Between 1788 and 1842 about 80,000 convicts were transported to New South Wales. Of these, approximately 85% were men and 15% were women. Almost two thirds of convicts were English (along with a small number of Scottish and Welsh), with the Irish making up the remaining one third. Convicts were usually given sentences of transportation for seven, 14 years or life. Some convicts in the 1830s received ten-year sentences. About one quarter of the convicts were sentenced to 'the term of their natural lives', and a proportion of these had reprieves from the death sentence.
- Record series in the index: NRS 12212
- Entries in the index: currently c.4000
This index was compiled by Clifford McNeil and Fay McKenzie-Edmonds [4/4508], Elizabeth Roberts [4/4510] (who also retain the copyright), and State Records Volunteers. State Records wishes to acknowledge their combined contribution to this index.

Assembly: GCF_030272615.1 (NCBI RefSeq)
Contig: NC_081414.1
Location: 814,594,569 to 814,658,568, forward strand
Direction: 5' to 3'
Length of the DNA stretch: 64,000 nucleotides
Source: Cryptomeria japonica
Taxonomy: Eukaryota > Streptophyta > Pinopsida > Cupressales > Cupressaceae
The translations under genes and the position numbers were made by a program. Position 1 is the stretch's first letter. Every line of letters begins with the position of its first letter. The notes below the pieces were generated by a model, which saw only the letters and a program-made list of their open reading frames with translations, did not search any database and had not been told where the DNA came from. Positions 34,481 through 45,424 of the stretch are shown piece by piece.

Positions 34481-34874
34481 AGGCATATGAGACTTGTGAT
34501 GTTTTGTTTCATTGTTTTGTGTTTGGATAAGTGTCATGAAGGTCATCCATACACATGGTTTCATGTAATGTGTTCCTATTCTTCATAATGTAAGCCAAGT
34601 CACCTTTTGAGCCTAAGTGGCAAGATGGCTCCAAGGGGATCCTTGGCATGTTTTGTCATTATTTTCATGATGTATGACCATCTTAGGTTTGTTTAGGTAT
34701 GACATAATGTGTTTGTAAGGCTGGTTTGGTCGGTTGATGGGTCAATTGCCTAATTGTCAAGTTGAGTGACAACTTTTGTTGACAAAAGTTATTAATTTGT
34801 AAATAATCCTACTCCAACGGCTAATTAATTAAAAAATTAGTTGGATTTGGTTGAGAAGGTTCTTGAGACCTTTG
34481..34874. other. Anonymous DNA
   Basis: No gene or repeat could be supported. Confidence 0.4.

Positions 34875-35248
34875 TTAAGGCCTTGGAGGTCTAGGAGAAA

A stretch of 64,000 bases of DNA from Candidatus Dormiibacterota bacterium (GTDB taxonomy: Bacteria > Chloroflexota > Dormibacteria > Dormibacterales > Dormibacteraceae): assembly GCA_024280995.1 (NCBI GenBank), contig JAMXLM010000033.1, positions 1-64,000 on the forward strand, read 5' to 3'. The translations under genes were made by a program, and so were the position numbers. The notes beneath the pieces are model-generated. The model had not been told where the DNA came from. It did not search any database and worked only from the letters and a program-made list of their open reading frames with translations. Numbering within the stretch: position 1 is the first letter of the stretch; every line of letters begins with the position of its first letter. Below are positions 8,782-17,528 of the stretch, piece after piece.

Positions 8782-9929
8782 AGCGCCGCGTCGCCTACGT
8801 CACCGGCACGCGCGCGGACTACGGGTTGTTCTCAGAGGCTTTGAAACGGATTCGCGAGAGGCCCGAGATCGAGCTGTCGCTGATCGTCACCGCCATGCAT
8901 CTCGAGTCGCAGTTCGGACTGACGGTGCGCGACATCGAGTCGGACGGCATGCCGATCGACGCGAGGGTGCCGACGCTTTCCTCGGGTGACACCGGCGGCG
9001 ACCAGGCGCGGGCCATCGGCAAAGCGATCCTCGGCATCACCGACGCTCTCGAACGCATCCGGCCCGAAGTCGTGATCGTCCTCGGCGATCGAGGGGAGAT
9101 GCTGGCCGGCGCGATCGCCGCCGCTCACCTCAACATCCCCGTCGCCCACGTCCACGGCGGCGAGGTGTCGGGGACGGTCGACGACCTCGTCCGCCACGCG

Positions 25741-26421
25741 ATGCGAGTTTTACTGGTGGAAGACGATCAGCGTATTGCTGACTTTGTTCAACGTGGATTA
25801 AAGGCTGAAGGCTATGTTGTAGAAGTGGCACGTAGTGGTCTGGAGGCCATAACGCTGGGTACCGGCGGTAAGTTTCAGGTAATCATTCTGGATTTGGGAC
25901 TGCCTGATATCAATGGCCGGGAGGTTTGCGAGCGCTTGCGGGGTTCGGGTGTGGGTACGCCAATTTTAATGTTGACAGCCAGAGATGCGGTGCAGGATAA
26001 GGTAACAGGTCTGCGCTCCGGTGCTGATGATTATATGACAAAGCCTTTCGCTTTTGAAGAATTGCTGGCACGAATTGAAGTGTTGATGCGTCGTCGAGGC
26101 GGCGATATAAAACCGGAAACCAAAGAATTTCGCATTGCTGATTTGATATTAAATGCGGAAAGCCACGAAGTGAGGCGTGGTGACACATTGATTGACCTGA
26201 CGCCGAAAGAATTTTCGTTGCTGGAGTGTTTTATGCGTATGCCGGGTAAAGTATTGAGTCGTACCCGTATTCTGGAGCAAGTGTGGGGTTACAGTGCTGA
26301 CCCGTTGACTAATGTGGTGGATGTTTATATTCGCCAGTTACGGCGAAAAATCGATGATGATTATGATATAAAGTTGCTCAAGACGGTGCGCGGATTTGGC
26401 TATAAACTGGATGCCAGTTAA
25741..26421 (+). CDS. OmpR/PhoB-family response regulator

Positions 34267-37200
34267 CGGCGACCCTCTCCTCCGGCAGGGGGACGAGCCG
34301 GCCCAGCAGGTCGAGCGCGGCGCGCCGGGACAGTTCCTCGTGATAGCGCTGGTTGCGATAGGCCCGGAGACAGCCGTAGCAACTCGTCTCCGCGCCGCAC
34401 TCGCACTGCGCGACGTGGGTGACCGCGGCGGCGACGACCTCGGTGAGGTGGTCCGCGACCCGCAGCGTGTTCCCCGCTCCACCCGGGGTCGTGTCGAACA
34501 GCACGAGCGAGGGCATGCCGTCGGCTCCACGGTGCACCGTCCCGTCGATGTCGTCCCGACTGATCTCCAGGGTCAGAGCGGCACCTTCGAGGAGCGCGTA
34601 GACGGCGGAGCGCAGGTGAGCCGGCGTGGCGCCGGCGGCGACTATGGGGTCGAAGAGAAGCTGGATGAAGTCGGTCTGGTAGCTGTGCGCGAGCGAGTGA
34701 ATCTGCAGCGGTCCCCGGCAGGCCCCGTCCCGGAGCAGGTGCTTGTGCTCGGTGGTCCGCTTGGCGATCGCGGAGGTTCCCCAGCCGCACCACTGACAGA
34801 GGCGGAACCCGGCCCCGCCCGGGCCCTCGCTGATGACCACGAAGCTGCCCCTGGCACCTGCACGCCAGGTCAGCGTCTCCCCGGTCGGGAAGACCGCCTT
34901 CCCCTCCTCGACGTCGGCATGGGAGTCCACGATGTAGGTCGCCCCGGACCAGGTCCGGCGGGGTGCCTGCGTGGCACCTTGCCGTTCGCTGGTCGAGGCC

The earliest references to applications by convicts wishing to marry are contained in the Colonial Secretary’s Papers, 1788-1825.
The 1826-1841 clergy returns of the ‘lists of persons applying for the publication of banns’ have been indexed. The Index to NSW Marriage Banns, which was compiled by the late Joan Reese and Norma Tuck, is available on microfiche in the reading room. The clergy returns have been microfilmed and the reels are also available in the reading room.